Also, it’s important to note that the room temperature affects how quickly the kombucha ferments. You should keep your jar out of extreme heat or cold. And also keep it out of direct sunlight. Some people have a special shelf in their cabinet just for their kombucha tea jar.
By the way, it’s fine to peek at it. We know you just can’t wait to start enjoying your Kombucha Tea Benefits! Don’t be alarmed if it looks cloudy. If you see brown stringy particles, they are a yeast by-product, and you have the option of straining them out of the final drink.
I’m giving you a very basic Kombucha Tea Recipe below, but thought you might like to see a good video as well. I’m pretty visual myself and I’m sure a lot of you are too. Enjoy the video:
Making a Basic Kombucha Tea Recipe – Video
Ready for the basic recipe? Sure hope that was a YES, cause here you go;
Basic Kombucha Tea Recipe
- 3 1/2 qts. of Water – As chlorine can damage the SCOBY; it’s best to use filtered. But you don’t have to use distilled
- One Cup of Sugar
- Five Tea Bags. Preferably naturally flavored
- 1/2 Cup of Kombucha Mother. If you don’t have any, try using a store bought raw, unflavored kombucha tea or an equal portion of distilled white vinegar.
- One Baby SCOBY formed in your last batch (or as previously discussed, purchased online or from your neighborhood, etc.)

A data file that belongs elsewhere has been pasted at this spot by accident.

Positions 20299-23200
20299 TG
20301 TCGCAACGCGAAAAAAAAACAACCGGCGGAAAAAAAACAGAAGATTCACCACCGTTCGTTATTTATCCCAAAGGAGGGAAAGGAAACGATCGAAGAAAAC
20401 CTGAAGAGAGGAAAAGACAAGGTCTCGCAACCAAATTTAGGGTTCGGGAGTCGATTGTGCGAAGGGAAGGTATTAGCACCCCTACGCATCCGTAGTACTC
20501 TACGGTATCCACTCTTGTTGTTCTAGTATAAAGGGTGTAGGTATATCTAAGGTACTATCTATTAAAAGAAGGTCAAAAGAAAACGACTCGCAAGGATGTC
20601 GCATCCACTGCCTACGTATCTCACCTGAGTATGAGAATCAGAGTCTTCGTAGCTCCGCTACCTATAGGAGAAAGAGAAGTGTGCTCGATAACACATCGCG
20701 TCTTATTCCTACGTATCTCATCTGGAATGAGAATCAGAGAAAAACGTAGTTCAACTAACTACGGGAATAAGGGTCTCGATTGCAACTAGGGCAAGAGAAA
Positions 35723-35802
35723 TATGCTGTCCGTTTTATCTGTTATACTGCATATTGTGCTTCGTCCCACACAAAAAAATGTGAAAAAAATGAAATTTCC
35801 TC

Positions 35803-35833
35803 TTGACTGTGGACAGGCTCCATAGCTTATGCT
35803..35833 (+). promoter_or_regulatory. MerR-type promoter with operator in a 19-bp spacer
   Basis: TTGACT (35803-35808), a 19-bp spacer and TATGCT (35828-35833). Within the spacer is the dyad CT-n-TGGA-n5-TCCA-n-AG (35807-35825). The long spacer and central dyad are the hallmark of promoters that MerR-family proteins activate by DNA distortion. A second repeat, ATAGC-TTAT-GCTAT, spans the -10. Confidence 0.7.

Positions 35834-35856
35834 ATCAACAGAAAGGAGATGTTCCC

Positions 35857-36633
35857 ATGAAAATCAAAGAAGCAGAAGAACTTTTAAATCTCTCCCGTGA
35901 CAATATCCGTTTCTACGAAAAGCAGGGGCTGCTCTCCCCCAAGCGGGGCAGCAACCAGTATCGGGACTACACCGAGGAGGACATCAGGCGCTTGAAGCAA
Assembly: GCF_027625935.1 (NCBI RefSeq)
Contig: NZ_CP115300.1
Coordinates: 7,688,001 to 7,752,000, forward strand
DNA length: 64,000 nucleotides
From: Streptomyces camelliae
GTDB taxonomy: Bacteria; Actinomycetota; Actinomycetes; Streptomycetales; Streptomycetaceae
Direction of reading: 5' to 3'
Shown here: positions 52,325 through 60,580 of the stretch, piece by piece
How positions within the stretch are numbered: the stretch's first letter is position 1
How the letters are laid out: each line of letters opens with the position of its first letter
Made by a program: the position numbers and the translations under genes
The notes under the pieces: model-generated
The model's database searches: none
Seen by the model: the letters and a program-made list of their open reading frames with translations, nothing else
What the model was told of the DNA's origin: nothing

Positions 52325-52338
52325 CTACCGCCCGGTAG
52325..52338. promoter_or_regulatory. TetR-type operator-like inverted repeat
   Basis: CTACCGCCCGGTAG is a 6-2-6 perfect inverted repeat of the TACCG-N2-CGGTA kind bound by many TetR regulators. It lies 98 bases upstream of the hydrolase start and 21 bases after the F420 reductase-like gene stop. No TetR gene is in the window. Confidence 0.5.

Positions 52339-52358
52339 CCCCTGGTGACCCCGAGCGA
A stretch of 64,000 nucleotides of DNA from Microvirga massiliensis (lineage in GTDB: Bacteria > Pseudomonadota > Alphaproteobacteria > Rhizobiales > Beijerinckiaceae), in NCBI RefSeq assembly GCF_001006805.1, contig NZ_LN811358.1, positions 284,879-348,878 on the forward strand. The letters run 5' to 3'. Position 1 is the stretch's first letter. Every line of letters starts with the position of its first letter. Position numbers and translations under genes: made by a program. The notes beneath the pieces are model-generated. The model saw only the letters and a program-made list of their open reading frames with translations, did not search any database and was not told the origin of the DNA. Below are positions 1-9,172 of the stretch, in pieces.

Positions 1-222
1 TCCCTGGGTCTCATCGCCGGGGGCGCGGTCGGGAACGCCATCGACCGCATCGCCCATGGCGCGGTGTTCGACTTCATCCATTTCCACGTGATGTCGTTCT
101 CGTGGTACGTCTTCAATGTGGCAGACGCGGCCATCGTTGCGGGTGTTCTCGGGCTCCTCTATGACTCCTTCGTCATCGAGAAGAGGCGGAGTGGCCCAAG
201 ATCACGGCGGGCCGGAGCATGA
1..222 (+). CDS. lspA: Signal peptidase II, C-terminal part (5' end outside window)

Brew a nice potent tea (at least 10 -15 minutes brew time). Stir in the sugar until dissolved. Let sit until completely cooled. This cooling down can take quite awhile. Some people do this before they go to bed and finish up assembling things the next morning.
Pour the liquid into the clean glass jar. Wash hands well and put your baby SCOBY into the cooled sweet tea. Then add in the 1/2 cup of either leftover kombucha, store bought kombucha or vinegar.
Cover the jar with the cloth you chose (either the tea towel or butter cloth) and let it do its magic.
You should see the baby mushroom growing along the top. However, if you notice green mold, then the tea wasn’t acidic enough.
You will have to take out the “mushrooms” and try a new batch. If there’s mold on the actual culture, you will have to throw that out and obtain a new SCOBY.
However, if the mold is just in the tea, you can start again using the same SCOBY. If the mold is on the SCOBY, you’ll have to start from scratch. Better to be safe than sick.
When the newly forming culture at the top of the jar is at least 1/8″ in thickness, the kombucha is finished brewing.
Leave a comment if you’ve made kombucha tea. And let me know what health benefits you’ve seen if you drink it regularly.